In our last article, we talked about tips to help enhance your next video production. On the other hand, there are plenty of tips about what not to do in video editing. There are also quick fixes that can help save video editing or video production follies.
The category of “things to avoid” can easily be reversed in a positive way and included in a section of “things to do.” However, there are some things aspiring video editors can get easily wrong. It is important to emphasize on how easily certain things can go wrong and remind video editors to take extra care to not allow it.
Tip #1- Pacing
When synchronizing music to video, the tip to remember is to consider the speed of the video and match it with music of similar tempo. Slow music creates a jarring juxtaposition with fast video. Unless the story calls for this type of visual irony, it is best to match fast music with fast video and casual tempos with more calm scenes.
This might seem like an easy thing to get right, but even the slightest mismatch will turn into a lengthy problem. Music, being repetitive, will serve to emphasize over and over the mismatch. If the mismatch happened only for a few seconds, it might be easy to overlook. During a thirty-second scene, however, footage mismatched with music could ruin the entire scene and unhinge the entire video production.
Tip #2 – Light Bursts
Light bursts are those instances when something flashes on screen for the briefest of moments, and it occurs when a single frame is left at the beginning or at the ending of a spliced bit of footage. Otherwise known as flash frames, these are easy mistakes to make. They are also very small mistakes. Yet they have a pretty significant, jarring impact. They are also an easy thing to fix. Simply zoom in on the video editor and make sure to slice any extraneous footage from the beginning and ending of each spliced scene.
Tip #3 – Zooming
The general rule of thumb is that filmmakers should not zoom unless they know exactly what they are doing because the result will seem amateurish. However, when a video editor is faced with too much zoom, they can mitigate the problem by sometimes slowing the zoom. This helps principally with mis-timed zooming.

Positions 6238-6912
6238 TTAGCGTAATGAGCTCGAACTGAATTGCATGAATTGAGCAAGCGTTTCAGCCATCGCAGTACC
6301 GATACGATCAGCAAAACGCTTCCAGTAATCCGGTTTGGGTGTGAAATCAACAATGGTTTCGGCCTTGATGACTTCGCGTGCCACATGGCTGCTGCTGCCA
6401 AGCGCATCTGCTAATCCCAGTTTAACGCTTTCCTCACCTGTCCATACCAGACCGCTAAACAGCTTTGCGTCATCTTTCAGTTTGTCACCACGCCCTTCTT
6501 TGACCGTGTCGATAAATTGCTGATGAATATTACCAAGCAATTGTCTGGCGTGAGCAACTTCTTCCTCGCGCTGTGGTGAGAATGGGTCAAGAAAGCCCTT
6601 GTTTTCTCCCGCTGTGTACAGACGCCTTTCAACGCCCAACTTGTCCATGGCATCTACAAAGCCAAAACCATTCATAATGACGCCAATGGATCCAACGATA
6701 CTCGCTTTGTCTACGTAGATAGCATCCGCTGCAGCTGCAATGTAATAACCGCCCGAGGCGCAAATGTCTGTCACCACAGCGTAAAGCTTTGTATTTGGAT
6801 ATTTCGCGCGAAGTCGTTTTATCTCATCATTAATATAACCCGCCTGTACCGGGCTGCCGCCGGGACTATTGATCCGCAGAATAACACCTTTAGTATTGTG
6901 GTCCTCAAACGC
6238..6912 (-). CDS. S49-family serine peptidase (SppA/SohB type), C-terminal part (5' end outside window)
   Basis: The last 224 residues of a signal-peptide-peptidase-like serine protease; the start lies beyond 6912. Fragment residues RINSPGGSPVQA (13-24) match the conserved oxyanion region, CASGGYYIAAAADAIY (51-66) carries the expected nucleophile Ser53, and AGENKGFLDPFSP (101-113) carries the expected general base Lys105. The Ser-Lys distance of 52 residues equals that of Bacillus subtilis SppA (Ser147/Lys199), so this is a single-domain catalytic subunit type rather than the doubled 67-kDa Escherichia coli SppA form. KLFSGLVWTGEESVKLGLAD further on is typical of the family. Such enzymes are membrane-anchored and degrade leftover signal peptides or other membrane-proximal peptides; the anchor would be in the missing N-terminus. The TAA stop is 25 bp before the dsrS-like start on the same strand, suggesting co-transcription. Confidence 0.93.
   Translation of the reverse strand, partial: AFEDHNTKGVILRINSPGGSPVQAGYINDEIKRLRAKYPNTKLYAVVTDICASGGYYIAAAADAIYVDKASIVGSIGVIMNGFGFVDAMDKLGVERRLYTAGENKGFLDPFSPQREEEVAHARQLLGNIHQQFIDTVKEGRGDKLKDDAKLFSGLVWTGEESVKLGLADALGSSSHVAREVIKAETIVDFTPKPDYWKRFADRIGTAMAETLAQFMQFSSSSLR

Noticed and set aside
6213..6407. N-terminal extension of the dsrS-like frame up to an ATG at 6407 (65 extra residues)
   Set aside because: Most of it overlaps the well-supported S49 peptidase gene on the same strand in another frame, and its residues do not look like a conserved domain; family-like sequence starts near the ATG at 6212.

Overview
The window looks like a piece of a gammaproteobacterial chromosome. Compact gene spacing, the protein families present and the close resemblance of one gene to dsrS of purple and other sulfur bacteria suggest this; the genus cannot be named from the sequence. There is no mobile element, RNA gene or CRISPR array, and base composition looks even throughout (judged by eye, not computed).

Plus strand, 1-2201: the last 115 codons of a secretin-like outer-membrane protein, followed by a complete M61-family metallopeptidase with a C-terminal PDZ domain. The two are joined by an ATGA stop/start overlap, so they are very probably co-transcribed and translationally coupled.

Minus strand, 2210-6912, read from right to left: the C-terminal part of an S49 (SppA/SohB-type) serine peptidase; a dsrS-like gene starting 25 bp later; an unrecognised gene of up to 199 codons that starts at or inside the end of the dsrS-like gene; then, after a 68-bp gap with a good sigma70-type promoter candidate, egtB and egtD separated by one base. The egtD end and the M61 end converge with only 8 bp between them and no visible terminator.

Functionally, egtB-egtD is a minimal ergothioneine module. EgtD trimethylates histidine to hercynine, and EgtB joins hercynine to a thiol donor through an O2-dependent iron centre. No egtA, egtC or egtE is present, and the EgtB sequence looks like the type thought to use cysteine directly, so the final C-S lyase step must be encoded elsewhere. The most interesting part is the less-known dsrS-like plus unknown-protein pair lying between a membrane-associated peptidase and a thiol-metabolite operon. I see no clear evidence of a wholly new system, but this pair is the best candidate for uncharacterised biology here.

Of course, zooming can be accomplished digitally. The tip here of which video editors should be aware is to not overuse this technique. Not only does zooming result in amateurish video, digital zooming is the act of key-framing the video to gradually enlarge, creating the illusion of a zoom. The problem is that enlarged video can easily become grainy, especially if shown on a large screen.
Video Editing Quick Fixes
No guide to video production should end on what not to do, so here are a final few important tips for aspiring video production aficionados.
Tip #4 – Auto Stabilization
To help with shaky or handheld footage, use software that has the ability to auto-stabilize the footage. Auto stabilization can greatly help increase your usable footage in any video production.
Tip #5 – Digital White Balance
For live productions, white balance is critical. Concert footage used in music videos can be dark, and the lights can shift in intensity. Similarly, weddings can result in shifting shades of white and non-white. The filmmaker should always film these with white balance set to manual. Shooting footage with manual light balancing keeps lights consistent and prevent scenes from being too light or dark.
However, filmmakers might not always follow this rule. When n video editor is subsequently faced with oscillating levels of brightness, software that offers digital white balancing will help. The result will not be perfect, but it will show producers or customers that the video editor took direct steps to correct a problem.
Tip #6 – Intros and Outros
Intros and outros are elements that precede and follow the main video production. These elements should complement the video production rather than detract from it. The main way to accomplish this is to select elements that match the visual style and the message of the primary production.
Additionally, the last three seconds of the intro and the first few seconds of the outro should transition smoothly into and out of the footage.
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